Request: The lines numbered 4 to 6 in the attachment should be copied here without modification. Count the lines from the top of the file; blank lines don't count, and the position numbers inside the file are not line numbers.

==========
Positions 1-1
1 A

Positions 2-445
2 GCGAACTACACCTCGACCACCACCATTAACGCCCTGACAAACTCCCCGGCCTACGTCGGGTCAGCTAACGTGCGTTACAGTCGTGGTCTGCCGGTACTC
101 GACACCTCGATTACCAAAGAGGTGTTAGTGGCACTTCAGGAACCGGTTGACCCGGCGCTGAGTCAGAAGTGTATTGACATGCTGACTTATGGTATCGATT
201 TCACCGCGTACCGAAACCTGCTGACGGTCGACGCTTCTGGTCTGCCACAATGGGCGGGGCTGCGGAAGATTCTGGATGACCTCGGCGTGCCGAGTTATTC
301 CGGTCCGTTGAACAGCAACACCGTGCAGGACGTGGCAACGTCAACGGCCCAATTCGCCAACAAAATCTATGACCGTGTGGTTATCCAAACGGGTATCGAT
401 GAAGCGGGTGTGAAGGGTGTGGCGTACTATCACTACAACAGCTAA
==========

2 GCGAACTACACCTCGACCACCACCATTAACGCCCTGACAAACTCCCCGGCCTACGTCGGGTCAGCTAACGTGCGTTACAGTCGTGGTCTGCCGGTACTC
101 GACACCTCGATTACCAAAGAGGTGTTAGTGGCACTTCAGGAACCGGTTGACCCGGCGCTGAGTCAGAAGTGTATTGACATGCTGACTTATGGTATCGATT
201 TCACCGCGTACCGAAACCTGCTGACGGTCGACGCTTCTGGTCTGCCACAATGGGCGGGGCTGCGGAAGATTCTGGATGACCTCGGCGTGCCGAGTTATTC